Skip to content
The National Council logo

Is Providing Trauma-informed Care for Kids as Easy as Changing the Lens?

Conference 365
The best information and leaders in our field convene at the National Council Conference every year. Tap into the conversation and explore real-world solutions year-round.

Mary Johnson

Staff Writer

Is Providing Trauma-informed Care for Kids as Easy as Changing the Lens?

January 7, 2016 | Trauma | Trauma Resilience | Comments
Share on LinkedIn

“A child is only as healthy as the family is. And as secure as the family is.”

We know that early interventions are always best, so when it comes to children and families, providing holistic, trauma-informed care is pivotal. And organizations like The Children’s Clinic, “Serving Children and Their Families” (TCC), Long Beach, California, are leading the charge.

Since 1939, TCC has provided health care to all children — especially those from low-income families; since then, the agency has evolved to provide primary care services for children, teens and adults. TCC is not a newcomer to the concept of trauma-informed care; it has always been integral to their mission to provide quality, integrated, innovative health care to the underserved of all ages.

“This is not a new concept for those of us who have committed our careers to serving children and families — especially ones who live in poverty,” says Elisa Nicholas, MD, MSPH, TCC’s chief executive officer and practicing pediatrician. “We know they have a lot of stressors in their lives and we know that if there’s not food on the table and they’re not in good health, the family will be stressed and the child won’t do as well as if there weren’t those stressors in their lives.”

The cost of ignoring childhood stress and trauma can be immense for children — decreased executive function, problems in school and increased risk of alcohol and drug use. As they grow into adulthood, the problems can escalate to obesity, poverty, hypertension, heart disease, diabetes and myriad other problems.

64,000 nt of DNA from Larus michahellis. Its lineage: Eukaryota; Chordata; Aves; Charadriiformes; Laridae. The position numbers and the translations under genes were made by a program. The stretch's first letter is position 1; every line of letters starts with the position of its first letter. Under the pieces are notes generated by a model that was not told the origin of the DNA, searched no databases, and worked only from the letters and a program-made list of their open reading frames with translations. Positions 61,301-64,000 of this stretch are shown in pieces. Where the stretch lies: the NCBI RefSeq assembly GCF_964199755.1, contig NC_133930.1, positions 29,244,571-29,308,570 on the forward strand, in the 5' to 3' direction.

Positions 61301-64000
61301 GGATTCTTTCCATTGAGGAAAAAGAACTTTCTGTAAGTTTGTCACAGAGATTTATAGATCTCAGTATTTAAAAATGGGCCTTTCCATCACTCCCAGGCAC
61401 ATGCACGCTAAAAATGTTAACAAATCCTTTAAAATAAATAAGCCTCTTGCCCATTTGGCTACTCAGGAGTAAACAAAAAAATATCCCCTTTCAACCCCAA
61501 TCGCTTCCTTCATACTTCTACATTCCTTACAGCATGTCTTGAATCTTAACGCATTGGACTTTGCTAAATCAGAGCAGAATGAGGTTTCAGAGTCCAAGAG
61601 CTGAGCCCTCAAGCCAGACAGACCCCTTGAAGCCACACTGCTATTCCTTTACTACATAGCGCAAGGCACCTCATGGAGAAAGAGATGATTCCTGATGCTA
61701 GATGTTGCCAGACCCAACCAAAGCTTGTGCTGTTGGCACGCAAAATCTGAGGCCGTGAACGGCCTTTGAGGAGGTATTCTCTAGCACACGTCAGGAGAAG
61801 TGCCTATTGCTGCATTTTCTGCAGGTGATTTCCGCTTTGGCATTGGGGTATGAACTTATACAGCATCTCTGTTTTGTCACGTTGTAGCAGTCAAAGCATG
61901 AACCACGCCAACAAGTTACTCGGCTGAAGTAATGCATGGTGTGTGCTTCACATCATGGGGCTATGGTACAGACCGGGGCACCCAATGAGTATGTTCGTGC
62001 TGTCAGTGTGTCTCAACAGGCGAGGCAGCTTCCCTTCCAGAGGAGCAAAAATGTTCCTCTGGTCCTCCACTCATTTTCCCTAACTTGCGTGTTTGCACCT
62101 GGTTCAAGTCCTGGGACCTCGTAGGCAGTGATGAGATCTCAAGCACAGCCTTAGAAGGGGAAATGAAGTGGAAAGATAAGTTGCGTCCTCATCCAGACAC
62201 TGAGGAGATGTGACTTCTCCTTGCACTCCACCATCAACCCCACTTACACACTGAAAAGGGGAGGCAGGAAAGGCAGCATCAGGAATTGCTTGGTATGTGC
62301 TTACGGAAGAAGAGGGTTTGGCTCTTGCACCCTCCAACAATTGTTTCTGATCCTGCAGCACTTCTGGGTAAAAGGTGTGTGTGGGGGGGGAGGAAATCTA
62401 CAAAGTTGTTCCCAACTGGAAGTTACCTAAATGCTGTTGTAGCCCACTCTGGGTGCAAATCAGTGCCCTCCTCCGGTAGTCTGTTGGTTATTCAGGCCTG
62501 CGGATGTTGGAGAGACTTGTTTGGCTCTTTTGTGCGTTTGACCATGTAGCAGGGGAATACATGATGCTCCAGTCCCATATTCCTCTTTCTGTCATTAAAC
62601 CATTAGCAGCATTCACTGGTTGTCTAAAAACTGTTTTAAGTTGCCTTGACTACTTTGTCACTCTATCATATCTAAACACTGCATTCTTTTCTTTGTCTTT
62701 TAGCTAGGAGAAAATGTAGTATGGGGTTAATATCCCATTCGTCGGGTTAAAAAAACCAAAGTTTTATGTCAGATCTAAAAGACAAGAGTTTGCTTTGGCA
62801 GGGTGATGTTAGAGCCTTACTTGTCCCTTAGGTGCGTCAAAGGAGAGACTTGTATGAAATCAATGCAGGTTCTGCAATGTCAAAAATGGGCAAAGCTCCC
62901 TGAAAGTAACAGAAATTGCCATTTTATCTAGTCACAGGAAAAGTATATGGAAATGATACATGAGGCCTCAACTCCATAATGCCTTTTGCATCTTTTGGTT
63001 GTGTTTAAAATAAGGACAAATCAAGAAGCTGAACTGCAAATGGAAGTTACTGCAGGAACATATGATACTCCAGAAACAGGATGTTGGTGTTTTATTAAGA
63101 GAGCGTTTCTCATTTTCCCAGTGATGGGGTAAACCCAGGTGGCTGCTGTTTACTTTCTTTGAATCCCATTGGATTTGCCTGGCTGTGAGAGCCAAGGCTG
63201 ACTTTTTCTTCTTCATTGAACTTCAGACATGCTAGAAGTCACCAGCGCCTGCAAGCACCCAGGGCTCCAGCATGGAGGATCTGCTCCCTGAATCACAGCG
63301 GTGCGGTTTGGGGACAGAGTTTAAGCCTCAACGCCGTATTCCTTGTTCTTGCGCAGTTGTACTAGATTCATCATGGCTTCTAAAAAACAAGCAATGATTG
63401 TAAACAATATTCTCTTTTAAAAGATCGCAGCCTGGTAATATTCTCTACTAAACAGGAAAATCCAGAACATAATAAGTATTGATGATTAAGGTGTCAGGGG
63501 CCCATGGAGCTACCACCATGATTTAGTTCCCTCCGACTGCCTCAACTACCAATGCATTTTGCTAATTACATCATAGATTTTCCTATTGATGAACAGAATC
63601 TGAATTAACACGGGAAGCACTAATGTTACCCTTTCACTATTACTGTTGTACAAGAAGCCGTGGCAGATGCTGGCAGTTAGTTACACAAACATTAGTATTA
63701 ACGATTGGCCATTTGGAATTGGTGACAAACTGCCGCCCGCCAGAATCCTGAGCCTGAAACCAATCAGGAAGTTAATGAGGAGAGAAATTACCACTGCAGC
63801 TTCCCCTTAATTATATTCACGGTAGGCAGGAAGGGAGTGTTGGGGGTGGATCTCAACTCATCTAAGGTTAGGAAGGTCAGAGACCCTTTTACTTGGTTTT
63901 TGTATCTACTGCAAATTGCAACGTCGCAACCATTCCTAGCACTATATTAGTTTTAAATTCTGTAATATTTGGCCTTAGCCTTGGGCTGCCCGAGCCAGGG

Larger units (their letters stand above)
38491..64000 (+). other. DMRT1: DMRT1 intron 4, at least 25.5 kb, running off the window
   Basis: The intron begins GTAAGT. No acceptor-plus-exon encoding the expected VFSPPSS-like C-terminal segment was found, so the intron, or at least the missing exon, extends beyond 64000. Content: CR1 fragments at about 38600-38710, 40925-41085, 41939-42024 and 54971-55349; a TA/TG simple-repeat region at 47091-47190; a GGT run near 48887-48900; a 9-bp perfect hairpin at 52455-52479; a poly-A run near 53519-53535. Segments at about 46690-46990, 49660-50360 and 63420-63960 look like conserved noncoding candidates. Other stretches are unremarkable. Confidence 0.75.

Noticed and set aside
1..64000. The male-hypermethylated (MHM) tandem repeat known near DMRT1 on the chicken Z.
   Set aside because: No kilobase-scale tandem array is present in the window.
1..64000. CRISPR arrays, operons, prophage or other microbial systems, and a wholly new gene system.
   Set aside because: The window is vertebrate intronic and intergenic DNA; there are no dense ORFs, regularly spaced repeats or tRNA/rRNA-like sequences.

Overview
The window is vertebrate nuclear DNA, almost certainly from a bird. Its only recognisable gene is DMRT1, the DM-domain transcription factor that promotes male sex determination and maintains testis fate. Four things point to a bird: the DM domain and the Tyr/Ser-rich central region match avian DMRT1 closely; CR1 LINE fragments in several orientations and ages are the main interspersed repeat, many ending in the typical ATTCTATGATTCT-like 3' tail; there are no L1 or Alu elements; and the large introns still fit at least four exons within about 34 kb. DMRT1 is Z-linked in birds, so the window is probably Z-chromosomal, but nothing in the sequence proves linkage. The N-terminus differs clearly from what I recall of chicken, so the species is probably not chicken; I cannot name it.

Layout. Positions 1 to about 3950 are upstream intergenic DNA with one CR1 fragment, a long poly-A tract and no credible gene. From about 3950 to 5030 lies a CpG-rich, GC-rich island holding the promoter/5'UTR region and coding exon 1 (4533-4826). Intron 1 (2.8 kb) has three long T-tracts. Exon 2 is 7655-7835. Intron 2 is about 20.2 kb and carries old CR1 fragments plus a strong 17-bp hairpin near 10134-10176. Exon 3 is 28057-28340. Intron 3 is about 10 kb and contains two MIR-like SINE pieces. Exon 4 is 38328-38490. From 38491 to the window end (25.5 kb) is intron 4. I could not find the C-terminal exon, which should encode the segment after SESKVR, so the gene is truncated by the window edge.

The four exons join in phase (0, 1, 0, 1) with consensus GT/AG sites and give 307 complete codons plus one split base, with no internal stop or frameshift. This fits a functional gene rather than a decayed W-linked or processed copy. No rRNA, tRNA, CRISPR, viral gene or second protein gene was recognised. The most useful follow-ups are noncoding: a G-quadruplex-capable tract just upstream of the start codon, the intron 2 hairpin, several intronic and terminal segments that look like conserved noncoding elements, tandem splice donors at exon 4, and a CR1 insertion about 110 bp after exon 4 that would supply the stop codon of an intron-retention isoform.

That’s why it’s imperative to recognize and intervene as early as possible. A primary care environment, like TCC, provides an ideal opportunity for long-term relationships built on trust that encourage dialog with families about trauma and stressors both post and present in their lives.

“We know the one place that parents go with their children is to the doctor,” Dr. Nicholas explains. “After birth you go as many as eight times to the primary care practitioner for well child care and immunizations. So, we have a unique opportunity to screen and support parents and to screen them to let them know they’re not alone and that we can help them.”

To make the most of this opportunity for early and ongoing intervention, TCC created the Everychild Bright Beginnings Initiative to address the effects of toxic stress and chronic exposure to violence in infants, toddlers and pregnant mothers by embedding stress screenings, which measure not only stressors but support and build protective factors, into routine prenatal and pediatric medical check-ups. This innovative program’s goal is to recognize trauma-related issues during the first three years of life, a critical time in childhood development that has long-lasting effects on how they behave and cope with life changes as they grow older.

For a program like this to succeed, the right training throughout the organization is essential to ensure staff buy-in and commitment. As Dr. Nicholas explains, “I think the biggest thing that we did was trauma-informed care training because you have to set the stage on how staff will respond. We had the National Council of Behavioral Health train all of our staff, including the billing staff and the finance staff, as well as the staff that has contact with patients. The National Council first met with the leadership and reviewed trauma and trauma-informed care and answered any questions on what it means. Then, they met with all of our staff in an interactive session. They even met with the advisory committee for our project.”

The impact has been far-reaching, even affecting the providers themselves. “It’s really opened their eyes to see if they have a patient who is not complying with their recommendations or not improving where they should be. They think about this and ask, ‘Is there something going on in your life that’s keeping you from helping yourself with your disease?’ Whether they’re not taking their medicines or they’re not testing their blood sugars. And a lot of times there’s something going on that they need help with,” says Dr. Nicholas.

Dr. Nicholas’ message to anyone considering implementing trauma-informed key is, “It’s not as hard as you think it might be. Because I think that by being empathetic and not just looking at how somebody reacts, but what’s going on behind it, is going to help you in all aspects of your life.”

Ultimately, she says, “It is about changing the lens through which you are looking.”

©2018 National Council for Behavioral Health. All Rights Reserved.